Tuesday, July 31, 2012

DoD Sequestration


 A lot of my friends are involved in the Military and in Defense related businesses. They are getting quite concerned about the effects of the DoD sequestration and what it will do to the economies around the bases and facilities where there may be huge layoffs.  It will be an anxious few months as we wait to see what happens. In these conversations with my friends, and as the owner of a third party support business, I have identified three ways the DoD could minimize the effects of sequestration and reduce their ongoing IT expenses. 

First, the DoD should require that their IT vendors give them license transferability on all of their software and firmware products. This would allow the DoD to move their licenses around to other departments and facilities and thereby reduce their costs of upgrades and support.  License transferability is provided to leasing companies from the manufacturers to protect the leasing companies’ residuals; why shouldn’t the DoD receive the same financial benefits?

Second, the DoD should require all service and support bids be opened up to qualified third party independent support organizations rather than restricted to the OEM service and support organizations. Currently, the DoD support and bidding process favors the OEM’s and this costs the DoD a tremendous amount of money. The manufacturers systems of opportunity registration further restricts competition amongst their dealers, and the lack of open bidding supports inflated pricing by the OEMs.


* "The Federal Government spent $2,034,269,948 on new equipment while only spending only $9,114,676 on refurbished. A resounding 99.6 percent of Federal IT dollars was spent with OEMs and OEM authorized resellers."

* "Still others [OEMs] issue fictitious list prices. These can be a much as 200 to 300 percent higher than what they will charge a good customer, i.e., they can offer the perception of huge discounts to end customers while asking independents to pay much higher list prices for the same product or part."

Third, Congress could require that the DoD maintain IT systems for a 7 or 10 year life. This would force the IT vendors to extend their product life cycles or encourage the manufacturers to  partner with legacy service companies to take over the extended support  contracts for their older systems. If fully implemented, this would encourage manufacturers to concentrate on technological improvement while service companies focus on providing outstanding technical support, creating an environment of both IT innovation and sustainability.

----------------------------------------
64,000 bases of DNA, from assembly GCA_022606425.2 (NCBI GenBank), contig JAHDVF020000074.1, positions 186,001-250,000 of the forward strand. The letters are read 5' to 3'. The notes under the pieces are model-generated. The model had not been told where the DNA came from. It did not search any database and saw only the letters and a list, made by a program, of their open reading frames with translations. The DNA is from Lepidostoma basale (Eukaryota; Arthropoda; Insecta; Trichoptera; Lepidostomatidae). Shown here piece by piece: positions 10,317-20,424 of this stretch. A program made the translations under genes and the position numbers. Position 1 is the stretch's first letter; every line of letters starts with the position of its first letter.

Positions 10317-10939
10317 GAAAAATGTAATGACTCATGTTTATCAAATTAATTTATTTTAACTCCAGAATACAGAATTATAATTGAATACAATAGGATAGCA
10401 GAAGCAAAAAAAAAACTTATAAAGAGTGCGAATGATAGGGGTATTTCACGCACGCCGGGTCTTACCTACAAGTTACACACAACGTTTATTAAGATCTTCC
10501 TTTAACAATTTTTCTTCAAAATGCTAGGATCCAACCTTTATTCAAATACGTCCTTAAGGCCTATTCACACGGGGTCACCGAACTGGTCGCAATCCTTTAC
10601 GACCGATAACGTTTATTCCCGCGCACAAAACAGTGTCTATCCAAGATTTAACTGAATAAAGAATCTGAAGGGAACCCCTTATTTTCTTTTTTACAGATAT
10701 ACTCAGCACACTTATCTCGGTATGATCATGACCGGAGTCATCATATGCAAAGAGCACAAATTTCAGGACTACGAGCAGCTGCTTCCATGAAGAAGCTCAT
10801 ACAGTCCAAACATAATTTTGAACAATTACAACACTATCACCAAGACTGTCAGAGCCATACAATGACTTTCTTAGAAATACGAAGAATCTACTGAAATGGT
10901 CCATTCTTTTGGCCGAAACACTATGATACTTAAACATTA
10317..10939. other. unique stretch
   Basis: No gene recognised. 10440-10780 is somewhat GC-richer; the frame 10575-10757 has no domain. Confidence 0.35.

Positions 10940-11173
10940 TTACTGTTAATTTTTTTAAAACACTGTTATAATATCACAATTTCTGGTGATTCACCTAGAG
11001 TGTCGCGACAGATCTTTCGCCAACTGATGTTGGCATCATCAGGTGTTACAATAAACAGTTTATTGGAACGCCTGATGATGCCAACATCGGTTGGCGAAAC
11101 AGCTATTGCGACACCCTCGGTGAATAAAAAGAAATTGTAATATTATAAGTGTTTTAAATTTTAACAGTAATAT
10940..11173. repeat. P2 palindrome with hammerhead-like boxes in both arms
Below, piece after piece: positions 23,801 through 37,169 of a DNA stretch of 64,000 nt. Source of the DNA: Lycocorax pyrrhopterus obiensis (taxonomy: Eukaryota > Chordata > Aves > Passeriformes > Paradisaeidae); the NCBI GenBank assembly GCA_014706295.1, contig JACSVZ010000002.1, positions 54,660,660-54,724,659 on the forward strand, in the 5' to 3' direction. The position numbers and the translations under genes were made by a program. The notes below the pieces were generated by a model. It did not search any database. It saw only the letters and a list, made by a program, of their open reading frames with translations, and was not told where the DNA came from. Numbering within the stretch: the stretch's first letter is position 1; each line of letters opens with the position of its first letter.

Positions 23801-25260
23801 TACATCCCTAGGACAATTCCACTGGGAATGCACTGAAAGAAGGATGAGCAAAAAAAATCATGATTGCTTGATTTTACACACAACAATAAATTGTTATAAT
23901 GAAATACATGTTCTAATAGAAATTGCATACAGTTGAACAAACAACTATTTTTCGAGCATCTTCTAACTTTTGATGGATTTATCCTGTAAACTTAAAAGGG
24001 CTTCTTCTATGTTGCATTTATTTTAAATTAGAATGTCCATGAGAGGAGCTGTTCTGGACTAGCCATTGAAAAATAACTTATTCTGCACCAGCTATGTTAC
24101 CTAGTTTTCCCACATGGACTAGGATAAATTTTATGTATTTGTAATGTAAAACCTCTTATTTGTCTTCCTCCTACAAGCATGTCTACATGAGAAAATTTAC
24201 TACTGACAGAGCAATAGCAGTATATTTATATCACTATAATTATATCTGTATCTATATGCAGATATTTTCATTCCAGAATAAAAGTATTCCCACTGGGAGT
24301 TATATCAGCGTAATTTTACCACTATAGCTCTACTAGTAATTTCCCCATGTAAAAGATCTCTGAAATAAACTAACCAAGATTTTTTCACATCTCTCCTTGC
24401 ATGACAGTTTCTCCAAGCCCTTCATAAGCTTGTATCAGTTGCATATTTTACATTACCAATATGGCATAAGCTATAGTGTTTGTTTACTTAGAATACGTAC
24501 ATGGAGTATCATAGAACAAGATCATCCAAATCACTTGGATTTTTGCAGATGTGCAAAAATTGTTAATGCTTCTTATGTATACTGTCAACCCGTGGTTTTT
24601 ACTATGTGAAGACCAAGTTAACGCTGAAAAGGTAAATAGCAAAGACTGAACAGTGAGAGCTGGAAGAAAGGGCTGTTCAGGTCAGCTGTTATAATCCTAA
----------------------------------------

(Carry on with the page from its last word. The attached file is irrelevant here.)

So there you have some good solid savings that could come out of the DoD Sequestration situation without affecting our Military readiness at all. Perhaps this could turn out to be an opportunity for the DoD to become a more efficient organization in the way it acquires and maintains the IT equipment that it purchases and maintains.  While it seems unlikely, there exists the possibility that at least one segment of the DoD bureaucracy can be changed into an affordable and efficient organization.

Wednesday, July 25, 2012

A great article Independent support

Jeff Klein, a  long term customer of Zerowait's, recently wrote an article for tech zone about independent third party support and refurbished parts for legacy Information Technology equipment.  It is a well written article and I think it is worth your time to understand the issues involved. Here are some interesting excerpts.
 
* "The Federal Government spent $2,034,269,948 on new equipment while only spending only $9,114,676 on refurbished. A resounding 99.6 percent of Federal IT dollars was spent with OEMs and OEM authorized resellers."
 
* "Still others [OEMs] issue fictitious list prices. These can be a much as 200 to 300 percent higher than what they will charge a good customer, i.e., they can offer the perception of huge discounts to end customers while asking independents to pay much higher list prices for the same product or part."
 
Jeff's article ends with this :
"The solution is simple. Corporate IT buyers must join with their independent suppliers to demand that manufacturers: